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The recent visit by President Obama to India and the resulting discussions on climate change between the President and Indian Prime Minister Narendra Modi have once again thrown the spotlight on India’s development pathway and its energy needs.
There were countless articles about the climate change discussions they had, but one story published by the BBC was particularly relevant and poignant. It was about Santosh Chowdhury, a gentleman who lives in the village of Rameshwarpur, on the eastern side of the country. He had just bought a fridge, which may seem uninteresting, but it was the first fridge in his village. There is one thing about refrigeration that is different to almost any other domestic energy consuming device, it requires fairly reliable 24/7 electricity. That means Mr Chowdhury, like many in his town who may now follow him, needs a grid connection and that grid has to be sending electrons his way all the time.
This is the start of a long industrial chain that needs a modern energy system to support it. The fridge needs electricity on a 24/7 basis, which excludes the immediate application of renewable energy as the primary provider. Some sort of back-up or energy storage mechanism will be required. In India, given cost considerations, the baseload electricity will likely be generated with coal although it is clear that India are also looking towards nuclear. Solar energy will augment this and at certain times may provide for all Mr Chowdhury’s needs, but unless the town spends considerably more money and installs a more complex grid system with battery capacity, the dependency on coal will continue, at least in the medium term.
But the story doesn’t end there, given that electricity provides only about 20% of final energy needs globally and in India this falls to 15%. The lack of fridges in Rameshwarpur reflects the situation across the whole of India. The BBC article notes that only one in four of the country’s homes has one. That compares to an average of 99% of households in developed countries. In 2004, 24% of households in China owned a fridge. Ten years later this had shot up to 88%. India has about 250 million households, which approximates to 60 million fridges. By 2030 as population rises, people per household decline and fridge ownership approaches Chinese levels, India might have 400 million fridges.
So Mr Chowdhury’s purchase and others following, will mean that India needs to produce more fridges – lots more. In 2000 China was producing 13 million refrigerators per annum, but by 2010 this had jumped to 73 million. This means India needs more refrigerator factories and chemical plants to make the refrigerant. The refrigerators might be made of steel and aluminium which means mining or the import of ores, refining, smelting, casting, stamping and transport. All of these need coal, gas and oil. Coal in particular is needed for smelting iron ore as it acts as the reducing agent, producing carbon dioxide in the process. The intense heat required in the processes is most easily and economically provided by coal or gas, although given time electricity will doubtless make its way into these processes.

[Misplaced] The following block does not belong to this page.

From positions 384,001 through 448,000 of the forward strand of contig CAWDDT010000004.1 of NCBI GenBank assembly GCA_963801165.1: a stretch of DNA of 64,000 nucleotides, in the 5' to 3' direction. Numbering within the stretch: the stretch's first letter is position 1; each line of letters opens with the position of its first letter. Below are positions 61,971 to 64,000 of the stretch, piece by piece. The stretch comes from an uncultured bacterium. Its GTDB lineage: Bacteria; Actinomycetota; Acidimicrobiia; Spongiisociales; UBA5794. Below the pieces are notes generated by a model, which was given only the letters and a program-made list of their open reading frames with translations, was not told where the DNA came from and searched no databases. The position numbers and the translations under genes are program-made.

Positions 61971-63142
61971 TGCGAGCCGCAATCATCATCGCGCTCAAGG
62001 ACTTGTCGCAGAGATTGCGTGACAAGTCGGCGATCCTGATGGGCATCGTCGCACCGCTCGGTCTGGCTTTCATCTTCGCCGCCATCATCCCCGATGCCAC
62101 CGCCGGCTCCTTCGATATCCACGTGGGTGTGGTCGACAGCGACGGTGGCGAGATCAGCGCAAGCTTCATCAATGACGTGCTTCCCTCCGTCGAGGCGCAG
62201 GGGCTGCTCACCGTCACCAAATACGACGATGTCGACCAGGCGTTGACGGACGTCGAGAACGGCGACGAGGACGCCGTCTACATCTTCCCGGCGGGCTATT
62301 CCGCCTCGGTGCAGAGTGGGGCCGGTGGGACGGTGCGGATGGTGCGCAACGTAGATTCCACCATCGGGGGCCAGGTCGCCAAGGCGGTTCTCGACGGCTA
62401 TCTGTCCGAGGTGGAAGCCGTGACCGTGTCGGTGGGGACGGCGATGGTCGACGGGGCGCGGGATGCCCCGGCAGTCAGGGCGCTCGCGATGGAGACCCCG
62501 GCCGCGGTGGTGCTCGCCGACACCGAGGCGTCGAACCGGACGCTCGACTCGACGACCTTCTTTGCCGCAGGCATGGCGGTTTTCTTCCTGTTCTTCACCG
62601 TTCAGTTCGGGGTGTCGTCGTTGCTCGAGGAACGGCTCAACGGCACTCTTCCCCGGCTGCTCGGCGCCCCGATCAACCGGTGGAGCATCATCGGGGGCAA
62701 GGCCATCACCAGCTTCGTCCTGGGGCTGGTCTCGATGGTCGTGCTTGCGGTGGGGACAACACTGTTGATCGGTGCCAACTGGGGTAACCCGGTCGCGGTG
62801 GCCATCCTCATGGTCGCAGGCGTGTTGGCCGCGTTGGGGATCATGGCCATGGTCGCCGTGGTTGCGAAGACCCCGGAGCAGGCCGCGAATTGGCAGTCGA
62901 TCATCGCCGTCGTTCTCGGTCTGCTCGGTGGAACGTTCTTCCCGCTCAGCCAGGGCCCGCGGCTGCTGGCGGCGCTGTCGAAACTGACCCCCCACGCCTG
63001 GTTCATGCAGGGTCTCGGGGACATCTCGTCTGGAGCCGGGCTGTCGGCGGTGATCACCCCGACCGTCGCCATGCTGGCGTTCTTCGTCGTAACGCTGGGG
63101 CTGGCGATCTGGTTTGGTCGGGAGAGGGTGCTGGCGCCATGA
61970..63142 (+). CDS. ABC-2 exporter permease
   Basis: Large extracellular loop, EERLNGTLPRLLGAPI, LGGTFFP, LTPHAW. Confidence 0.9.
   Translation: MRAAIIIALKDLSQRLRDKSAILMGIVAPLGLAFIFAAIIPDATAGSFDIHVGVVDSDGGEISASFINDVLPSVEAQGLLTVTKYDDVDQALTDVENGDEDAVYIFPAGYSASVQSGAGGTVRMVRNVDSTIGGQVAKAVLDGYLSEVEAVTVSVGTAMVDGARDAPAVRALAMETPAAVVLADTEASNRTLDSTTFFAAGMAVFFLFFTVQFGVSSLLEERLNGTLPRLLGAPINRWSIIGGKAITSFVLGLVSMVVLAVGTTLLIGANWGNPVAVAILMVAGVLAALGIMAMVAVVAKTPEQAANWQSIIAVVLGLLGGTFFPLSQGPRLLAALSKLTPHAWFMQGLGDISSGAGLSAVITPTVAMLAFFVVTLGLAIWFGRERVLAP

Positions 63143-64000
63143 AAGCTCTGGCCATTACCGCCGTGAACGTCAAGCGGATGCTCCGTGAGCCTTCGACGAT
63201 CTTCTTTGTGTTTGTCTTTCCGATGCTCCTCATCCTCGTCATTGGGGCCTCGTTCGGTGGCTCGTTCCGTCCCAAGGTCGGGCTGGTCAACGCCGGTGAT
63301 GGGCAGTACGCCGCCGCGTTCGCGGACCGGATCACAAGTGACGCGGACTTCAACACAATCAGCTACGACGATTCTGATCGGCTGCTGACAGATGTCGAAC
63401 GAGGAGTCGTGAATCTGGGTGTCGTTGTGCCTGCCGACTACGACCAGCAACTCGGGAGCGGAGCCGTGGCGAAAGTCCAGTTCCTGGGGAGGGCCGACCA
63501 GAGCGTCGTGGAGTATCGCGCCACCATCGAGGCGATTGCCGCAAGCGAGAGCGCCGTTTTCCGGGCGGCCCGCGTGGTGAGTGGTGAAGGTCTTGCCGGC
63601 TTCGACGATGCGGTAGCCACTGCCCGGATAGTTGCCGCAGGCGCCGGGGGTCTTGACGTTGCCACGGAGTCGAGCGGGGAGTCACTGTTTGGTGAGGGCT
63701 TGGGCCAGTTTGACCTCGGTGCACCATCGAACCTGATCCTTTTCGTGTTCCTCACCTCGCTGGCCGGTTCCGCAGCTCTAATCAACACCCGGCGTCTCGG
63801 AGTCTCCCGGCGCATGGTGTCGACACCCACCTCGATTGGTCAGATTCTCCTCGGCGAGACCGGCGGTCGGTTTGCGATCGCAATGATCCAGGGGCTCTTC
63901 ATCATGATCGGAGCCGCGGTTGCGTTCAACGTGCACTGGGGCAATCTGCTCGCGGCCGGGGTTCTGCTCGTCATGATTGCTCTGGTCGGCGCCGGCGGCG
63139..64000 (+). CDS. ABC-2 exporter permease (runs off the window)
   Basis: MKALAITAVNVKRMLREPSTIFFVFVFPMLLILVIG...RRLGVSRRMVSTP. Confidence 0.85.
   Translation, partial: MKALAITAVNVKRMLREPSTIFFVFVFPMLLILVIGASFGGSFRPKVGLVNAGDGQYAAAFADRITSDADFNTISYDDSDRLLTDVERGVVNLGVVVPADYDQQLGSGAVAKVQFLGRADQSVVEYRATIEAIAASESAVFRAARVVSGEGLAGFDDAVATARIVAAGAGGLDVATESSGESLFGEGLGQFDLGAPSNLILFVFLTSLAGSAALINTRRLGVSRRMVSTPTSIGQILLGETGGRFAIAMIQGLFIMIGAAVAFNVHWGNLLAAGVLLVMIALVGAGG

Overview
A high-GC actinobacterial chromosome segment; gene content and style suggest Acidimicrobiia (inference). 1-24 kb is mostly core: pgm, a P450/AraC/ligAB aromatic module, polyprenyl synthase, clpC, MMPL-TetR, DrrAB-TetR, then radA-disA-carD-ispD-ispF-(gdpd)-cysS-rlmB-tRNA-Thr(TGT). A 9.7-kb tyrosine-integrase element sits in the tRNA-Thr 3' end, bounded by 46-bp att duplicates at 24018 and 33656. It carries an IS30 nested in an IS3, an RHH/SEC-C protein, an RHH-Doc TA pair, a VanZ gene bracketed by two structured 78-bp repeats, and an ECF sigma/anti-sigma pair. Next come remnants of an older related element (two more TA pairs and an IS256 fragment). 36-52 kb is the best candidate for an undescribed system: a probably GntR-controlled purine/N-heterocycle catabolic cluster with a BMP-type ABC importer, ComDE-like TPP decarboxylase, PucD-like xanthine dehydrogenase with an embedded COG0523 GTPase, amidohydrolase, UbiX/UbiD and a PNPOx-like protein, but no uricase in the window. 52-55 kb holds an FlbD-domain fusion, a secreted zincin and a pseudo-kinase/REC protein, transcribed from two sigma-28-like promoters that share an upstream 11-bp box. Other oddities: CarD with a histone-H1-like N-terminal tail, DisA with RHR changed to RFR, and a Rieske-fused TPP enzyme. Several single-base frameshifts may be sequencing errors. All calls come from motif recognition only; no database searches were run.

Oil will be needed as a transport fuel to ship all these materials from mines to refineries to manufacturing plants to distribution depots, then wholesalers, shops and finally Mr Chowdhury’s home. Although electricity is starting to appear in the transport sector for lighter vehicles, with the exception of railways it isn’t the energy provider yet for heavy transport. In India, rail transport is extensive and electrification is making good progress, but there is still much to be done.
With a refrigerator in the house, the BBC reports that family life for Mr Chowdhury will change. It will be easier, so his productivity in other areas may well rise. This could translate to more income, further purchases and perhaps the first opportunity for air travel in the years to come. That will certainly be powered by Jet A1.
There is no doubt that India is industrialising rapidly and Prime Minister Modi should be commended for his ambitious goal of 100 GW of solar capacity by 2020 and speeding up the nuclear programme, but this won’t stop carbon dioxide emissions from rising sharply in the near term; it is more a question of how high they rise and the more immediate actions that can be taken. I am reminded again of a tender call for 8GW of coal fired capacity in India that appeared in the Economist a while back. This is just one project of many.
Coming back to the discussions between Mr Obama and Mr Modi, it is clear to me that India faces a huge challenge, which should also be recognised as a global challenge to help them and others make a different set of energy choices. The start with solar is important but it may not be enough to keep coal emissions down in the medium term. So here are three suggestions from me to take India forward;
- Develop low cost village scale energy storage to support solar. This could also position India as a key supplier to Africa in the decades to come.
- In the short term, favour natural gas over coal for electricity generation. This would make a real difference to power sector emissions and would help India bypass the severe air quality issues now being faced in China. It would also avoid the cost of retro fits later on.
- For the longer term, particularly for industry but also power generation, the real game changer could be carbon capture and storage. This is where more international focus is needed, especially in the development of funding mechanisms to support its deployment in developing countries.